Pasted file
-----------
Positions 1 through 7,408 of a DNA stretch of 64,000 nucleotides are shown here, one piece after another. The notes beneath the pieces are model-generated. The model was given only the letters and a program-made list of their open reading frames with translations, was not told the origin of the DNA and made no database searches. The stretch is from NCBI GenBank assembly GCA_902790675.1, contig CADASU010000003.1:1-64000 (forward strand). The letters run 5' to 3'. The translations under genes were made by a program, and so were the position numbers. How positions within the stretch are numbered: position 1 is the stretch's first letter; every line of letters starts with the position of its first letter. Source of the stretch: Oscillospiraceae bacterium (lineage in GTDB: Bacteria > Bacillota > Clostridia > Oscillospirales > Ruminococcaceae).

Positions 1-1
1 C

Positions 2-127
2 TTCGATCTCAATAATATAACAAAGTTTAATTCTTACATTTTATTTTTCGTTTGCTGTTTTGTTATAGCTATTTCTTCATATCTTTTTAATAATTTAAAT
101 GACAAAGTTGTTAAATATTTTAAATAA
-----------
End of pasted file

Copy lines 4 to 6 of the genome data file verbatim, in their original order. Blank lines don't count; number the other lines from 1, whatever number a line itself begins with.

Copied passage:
Positions 2-127
2 TTCGATCTCAATAATATAACAAAGTTTAATTCTTACATTTTATTTTTCGTTTGCTGTTTTGTTATAGCTATTTCTTCATATCTTTTTAATAATTTAAAT
101 GACAAAGTTGTTAAATATTTTAAATAA